Every spring Missouri’s landscape comes alive in shades of pink and white. Redbud trees usher in the new season with masses of tiny pink blossoms decorating delicate branches. Soon after, dogwood trees brighten the hillsides with brilliant white flowers. Missourians love the showy blooms so much, the flowering dogwood was named the official state tree in 1955.
As native understory trees, redbud and dogwood are fairly inconspicuous much of the year, but for a few short weeks, from mid-April through early May, they put on an unforgettable show. Depending on the weather, they sometimes bloom simultaneously in a double burst of color.
The trees grow in most parts of the state, but they thrive in large numbers throughout the Ozarks, especially along wooded slopes, bluffs and ravines. They flourish in many Missouri State Parks, including Lake of the Ozarks, Bennett Spring, Truman Lake, Echo Bluff and Table Rock Lake. You can find them in Mark Twain National Forest, the Ozark National Scenic Riverways, Missouri Conservation Areas and along secondary roads in the southern half of the state.
A springtime hike, road trip or float trip on one of Missouri’s crystal-clear rivers is the best way to enjoy the beauty.
Redbud and dogwood can also be seen in botanical gardens and parks across the Show-Me State. The Missouri Botanical Garden in St. Louis has more than 250 native flowering dogwood trees and several other dogwood varieties in their English Woodland and Japanese gardens.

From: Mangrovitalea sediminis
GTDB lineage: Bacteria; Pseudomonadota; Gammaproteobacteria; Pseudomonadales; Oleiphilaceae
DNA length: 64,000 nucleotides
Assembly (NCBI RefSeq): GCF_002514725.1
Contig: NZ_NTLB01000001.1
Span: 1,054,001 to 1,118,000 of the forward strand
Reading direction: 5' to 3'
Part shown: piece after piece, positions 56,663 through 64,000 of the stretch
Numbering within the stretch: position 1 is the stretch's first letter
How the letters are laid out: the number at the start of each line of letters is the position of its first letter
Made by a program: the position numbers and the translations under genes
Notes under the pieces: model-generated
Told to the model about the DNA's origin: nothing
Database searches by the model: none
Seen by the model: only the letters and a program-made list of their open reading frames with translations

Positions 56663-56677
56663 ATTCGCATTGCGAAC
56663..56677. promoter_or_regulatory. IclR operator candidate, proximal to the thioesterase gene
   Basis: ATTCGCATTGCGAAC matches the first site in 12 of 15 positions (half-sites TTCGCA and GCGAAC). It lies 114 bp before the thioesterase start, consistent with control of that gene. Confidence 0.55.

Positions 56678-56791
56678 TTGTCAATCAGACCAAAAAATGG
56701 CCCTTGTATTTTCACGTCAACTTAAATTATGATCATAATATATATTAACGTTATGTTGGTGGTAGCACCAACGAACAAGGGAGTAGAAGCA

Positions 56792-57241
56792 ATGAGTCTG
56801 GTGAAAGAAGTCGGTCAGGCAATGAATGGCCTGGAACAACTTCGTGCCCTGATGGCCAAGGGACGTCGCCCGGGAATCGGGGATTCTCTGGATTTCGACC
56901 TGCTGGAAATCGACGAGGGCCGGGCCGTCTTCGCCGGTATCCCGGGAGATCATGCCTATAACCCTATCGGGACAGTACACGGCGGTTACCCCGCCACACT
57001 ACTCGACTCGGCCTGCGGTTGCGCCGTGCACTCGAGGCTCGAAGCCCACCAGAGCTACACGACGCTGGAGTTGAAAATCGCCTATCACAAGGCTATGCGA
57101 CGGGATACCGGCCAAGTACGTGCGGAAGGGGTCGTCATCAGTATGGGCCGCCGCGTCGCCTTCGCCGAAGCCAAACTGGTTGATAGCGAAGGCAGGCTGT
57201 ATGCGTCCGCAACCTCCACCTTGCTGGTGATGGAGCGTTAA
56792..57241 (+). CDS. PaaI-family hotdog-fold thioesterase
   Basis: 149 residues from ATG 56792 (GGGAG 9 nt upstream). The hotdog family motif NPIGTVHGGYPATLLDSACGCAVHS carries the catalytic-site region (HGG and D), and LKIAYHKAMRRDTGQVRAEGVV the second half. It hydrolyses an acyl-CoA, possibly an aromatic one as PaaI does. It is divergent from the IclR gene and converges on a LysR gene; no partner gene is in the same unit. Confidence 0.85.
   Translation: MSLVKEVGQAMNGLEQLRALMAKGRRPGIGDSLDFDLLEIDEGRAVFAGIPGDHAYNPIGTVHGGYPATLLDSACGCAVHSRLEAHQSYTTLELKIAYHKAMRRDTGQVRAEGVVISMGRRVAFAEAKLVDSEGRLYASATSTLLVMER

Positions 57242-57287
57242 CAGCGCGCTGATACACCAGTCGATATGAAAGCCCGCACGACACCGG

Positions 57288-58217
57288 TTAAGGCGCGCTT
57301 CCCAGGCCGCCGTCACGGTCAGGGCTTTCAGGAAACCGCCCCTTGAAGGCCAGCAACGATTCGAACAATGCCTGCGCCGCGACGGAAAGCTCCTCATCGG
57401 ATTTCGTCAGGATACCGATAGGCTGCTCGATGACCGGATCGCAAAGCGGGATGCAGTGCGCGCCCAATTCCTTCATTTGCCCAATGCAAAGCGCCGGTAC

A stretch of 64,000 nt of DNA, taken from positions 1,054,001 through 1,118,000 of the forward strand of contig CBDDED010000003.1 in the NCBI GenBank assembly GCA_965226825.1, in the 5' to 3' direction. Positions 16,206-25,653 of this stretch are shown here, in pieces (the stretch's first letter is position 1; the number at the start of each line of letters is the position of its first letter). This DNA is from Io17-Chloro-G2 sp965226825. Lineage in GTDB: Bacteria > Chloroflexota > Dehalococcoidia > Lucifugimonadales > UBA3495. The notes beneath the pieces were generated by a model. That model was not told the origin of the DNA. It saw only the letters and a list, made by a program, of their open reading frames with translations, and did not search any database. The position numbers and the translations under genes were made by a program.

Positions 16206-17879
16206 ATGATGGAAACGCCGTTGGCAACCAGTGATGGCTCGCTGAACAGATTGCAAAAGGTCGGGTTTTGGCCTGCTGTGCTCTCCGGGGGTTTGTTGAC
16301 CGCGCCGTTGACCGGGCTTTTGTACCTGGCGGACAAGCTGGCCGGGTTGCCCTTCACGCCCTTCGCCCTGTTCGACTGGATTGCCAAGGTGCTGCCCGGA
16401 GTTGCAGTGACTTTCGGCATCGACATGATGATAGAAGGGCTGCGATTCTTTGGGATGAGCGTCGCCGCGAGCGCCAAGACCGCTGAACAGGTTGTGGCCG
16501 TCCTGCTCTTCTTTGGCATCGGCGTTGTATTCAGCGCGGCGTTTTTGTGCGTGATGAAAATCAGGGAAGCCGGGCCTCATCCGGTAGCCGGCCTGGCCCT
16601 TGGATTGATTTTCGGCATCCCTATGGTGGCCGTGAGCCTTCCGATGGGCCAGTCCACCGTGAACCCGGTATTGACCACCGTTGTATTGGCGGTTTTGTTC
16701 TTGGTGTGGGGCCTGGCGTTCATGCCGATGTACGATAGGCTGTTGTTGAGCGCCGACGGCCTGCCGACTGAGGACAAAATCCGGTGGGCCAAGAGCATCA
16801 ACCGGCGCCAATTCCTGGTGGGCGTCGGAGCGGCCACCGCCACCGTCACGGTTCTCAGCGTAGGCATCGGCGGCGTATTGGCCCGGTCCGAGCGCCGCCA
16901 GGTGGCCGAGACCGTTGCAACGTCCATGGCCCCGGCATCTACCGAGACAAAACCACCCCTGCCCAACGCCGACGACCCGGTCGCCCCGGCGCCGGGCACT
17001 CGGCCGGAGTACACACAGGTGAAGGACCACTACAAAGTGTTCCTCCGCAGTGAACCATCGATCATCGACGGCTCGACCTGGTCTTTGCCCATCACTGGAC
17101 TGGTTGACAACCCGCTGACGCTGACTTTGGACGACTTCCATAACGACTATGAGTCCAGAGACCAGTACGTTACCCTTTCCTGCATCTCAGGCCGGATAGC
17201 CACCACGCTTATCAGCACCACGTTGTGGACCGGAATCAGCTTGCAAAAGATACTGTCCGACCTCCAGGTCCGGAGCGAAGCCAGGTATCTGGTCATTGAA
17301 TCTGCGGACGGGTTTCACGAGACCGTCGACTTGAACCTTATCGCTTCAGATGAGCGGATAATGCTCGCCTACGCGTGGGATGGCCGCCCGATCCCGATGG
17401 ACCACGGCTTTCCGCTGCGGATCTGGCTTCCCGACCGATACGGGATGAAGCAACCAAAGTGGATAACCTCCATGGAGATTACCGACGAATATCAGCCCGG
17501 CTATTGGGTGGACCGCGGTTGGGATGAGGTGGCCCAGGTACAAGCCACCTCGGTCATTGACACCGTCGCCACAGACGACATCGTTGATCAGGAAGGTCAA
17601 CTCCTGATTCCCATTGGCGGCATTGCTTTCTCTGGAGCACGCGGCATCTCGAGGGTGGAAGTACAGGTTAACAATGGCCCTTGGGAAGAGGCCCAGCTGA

At Powell Gardens, 30 minutes southeast of Kansas City in Kingsville, the Dogwood Walk provides a shaded path lined with a variety of flowering trees, including several types of dogwood. The Woodland and Stream Garden includes more dogwood as well as redbud.
The Springfield Botanical Gardens at the Nathaniel Greene/Close Memorial Park is home to the Redbud Gazebo, surrounded by a variety of redbud species. The park’s Azalea Garden features dogwood and other flowering trees.
Dogwood Canyon Nature Park is a prime spot for viewing its namesake tree. Located near Branson, the park offers guided hikes each spring to see the beautiful blooms. Or you can explore on your own on the park’s hiking, biking and equestrian trails.
Several Missouri towns celebrate Missouri’s state tree each year. The Dogwood Festival in Camdenton showcases the trees that grow in the woodlands surrounding the Lake of the Ozarks.
The Southeast Missouri town of Charleston combines two flowering favorites for the Dogwood-Azalea Festival. A six-mile trail lined with the blooming trees and bushes is a highlight of the annual event.
Written by Liz Coleman